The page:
The second discrepancy I see would be the sudden addition of "dark clouds" and similar additions you could have in mind to lower the mood. Up until now, you've only had him forget things, resulting in the subtraction of objects. The human mind is capable of compensating such memory-loss by the addition of other things where the forgotten object was before. However, such replacements are always the most common ones. For example, if the park featured a very nice, bright orange bench, and that would be forgotten, it could be replaced by a standard white or wooden bench, you know, the one you instantly think of when somebody says the word "park bench". Concerning the darkend sky, such an approach would result not in the addition of dark clouds, but in the the subtraction of the bright and sunny weather, which would be replaced by the common one: a dull sun (maybe not even visible, who remembers the position of the sun?) and a grey-blue, maybe overcast sky, it [i]might [/i]drizzle a little, but only if the character lives in a very rainy region.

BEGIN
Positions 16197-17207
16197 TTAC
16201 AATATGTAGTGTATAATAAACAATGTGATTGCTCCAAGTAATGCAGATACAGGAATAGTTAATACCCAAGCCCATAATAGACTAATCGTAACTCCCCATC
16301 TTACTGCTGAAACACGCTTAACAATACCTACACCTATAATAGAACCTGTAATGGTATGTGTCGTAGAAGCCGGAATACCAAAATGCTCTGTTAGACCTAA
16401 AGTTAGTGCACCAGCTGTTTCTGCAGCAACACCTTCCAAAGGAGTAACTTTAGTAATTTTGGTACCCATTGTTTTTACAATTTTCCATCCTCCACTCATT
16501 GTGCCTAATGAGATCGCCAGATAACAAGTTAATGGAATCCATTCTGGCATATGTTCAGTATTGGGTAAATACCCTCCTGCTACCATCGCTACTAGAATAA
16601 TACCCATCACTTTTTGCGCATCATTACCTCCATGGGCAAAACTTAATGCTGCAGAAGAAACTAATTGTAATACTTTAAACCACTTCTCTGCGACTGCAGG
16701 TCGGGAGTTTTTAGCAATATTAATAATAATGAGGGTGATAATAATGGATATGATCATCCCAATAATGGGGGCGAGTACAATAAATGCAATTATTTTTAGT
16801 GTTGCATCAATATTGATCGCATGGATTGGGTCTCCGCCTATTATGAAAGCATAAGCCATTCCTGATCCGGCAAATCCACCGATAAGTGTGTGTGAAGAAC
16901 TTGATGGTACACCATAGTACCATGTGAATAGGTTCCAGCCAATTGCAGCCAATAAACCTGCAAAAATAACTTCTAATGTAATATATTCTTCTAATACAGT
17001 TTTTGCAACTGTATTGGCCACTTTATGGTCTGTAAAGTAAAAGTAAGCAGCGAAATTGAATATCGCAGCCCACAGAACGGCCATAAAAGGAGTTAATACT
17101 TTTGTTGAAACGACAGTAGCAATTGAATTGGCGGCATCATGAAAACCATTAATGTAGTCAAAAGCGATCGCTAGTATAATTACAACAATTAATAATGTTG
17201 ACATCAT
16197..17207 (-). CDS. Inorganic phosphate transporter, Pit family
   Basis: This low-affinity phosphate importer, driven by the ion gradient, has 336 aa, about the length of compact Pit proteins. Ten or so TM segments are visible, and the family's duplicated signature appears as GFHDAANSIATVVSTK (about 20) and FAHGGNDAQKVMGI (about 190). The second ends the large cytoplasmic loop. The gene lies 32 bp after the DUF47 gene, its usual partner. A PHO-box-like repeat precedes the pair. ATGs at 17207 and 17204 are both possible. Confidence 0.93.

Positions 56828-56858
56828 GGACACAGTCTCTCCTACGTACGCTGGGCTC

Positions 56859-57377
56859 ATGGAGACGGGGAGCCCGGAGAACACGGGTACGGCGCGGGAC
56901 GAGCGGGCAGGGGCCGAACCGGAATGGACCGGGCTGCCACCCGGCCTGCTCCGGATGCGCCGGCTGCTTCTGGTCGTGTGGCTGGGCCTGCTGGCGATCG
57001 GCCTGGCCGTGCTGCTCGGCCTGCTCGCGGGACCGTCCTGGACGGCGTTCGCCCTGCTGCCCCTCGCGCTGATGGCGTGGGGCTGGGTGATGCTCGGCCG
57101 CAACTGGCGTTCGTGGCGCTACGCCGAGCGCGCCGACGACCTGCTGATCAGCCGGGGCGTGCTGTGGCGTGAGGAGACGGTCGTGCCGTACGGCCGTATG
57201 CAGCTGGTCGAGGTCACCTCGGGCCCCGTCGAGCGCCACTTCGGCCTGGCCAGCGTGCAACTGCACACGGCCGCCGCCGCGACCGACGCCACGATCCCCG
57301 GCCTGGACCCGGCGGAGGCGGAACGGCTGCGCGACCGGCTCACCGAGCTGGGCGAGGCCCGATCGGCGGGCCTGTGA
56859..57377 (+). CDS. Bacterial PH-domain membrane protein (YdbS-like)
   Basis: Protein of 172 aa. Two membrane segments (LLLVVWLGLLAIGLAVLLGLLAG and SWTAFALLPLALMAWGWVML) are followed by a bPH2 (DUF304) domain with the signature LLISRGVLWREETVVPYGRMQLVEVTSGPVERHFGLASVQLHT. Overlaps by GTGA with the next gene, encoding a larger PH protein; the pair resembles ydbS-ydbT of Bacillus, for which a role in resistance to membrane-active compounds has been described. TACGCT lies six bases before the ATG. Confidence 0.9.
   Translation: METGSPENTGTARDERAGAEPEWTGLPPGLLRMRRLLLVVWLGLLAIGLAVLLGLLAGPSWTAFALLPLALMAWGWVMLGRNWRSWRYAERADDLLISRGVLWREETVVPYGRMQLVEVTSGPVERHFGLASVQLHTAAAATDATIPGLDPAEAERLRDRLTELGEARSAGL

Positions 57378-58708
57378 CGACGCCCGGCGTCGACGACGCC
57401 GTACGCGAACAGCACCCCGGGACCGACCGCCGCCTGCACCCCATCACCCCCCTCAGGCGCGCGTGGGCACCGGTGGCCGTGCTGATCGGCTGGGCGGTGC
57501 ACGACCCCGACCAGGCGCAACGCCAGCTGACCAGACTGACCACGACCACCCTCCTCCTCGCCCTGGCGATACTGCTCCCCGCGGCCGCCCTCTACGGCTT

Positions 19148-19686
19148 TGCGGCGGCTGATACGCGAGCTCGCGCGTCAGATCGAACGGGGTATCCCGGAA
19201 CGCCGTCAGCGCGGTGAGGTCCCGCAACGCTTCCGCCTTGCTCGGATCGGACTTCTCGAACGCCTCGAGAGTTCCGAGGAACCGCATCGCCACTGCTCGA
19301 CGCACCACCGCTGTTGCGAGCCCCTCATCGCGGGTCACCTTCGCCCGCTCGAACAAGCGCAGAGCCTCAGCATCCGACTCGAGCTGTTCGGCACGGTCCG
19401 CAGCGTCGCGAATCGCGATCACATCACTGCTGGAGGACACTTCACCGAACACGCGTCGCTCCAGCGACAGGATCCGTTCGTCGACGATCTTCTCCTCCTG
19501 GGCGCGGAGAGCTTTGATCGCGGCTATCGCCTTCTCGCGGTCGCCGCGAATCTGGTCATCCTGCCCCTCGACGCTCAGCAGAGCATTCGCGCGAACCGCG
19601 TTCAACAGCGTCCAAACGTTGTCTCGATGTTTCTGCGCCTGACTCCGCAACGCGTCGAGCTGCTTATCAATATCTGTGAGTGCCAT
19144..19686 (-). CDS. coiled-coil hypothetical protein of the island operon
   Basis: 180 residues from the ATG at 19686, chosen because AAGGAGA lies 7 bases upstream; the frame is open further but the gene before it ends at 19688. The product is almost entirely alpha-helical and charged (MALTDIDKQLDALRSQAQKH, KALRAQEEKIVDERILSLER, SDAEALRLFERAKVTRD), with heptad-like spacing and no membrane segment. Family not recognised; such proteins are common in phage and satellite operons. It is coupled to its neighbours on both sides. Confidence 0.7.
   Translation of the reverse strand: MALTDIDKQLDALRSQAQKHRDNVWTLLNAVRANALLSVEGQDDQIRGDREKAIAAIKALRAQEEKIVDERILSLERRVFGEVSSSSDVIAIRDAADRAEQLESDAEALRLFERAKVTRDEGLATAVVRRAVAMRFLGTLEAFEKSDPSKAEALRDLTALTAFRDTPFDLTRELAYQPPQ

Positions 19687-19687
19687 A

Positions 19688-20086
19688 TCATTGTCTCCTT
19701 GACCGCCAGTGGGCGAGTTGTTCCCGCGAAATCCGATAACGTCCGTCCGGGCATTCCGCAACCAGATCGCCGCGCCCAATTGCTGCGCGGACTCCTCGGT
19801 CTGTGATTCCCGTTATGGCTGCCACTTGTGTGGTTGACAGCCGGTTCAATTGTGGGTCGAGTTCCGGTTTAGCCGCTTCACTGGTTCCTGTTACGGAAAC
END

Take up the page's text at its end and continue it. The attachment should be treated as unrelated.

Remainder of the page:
I hope that was helpful,

bw,
Tobl
2

Share this post


Link to post
Share on other sites
I really like the idea of the concept. I would say to not make the disappearances, or the changes in dreams, TOO subtle. But, I also think that the change doesn't have to be too drastic. For example, instead of clouds turning gray, it could be that he is at the park again, with various other aspects slightly changed (perhaps a parent and a few kids aren't there, maybe the birds aren't fighting), and in the end he sits on the swing before he notices that something is missing. Though, the idea of dark clouds would tie into the emotions that Justas has about not remembering such a touching dream. But those are just my thoughts. Edited by M4uesviecr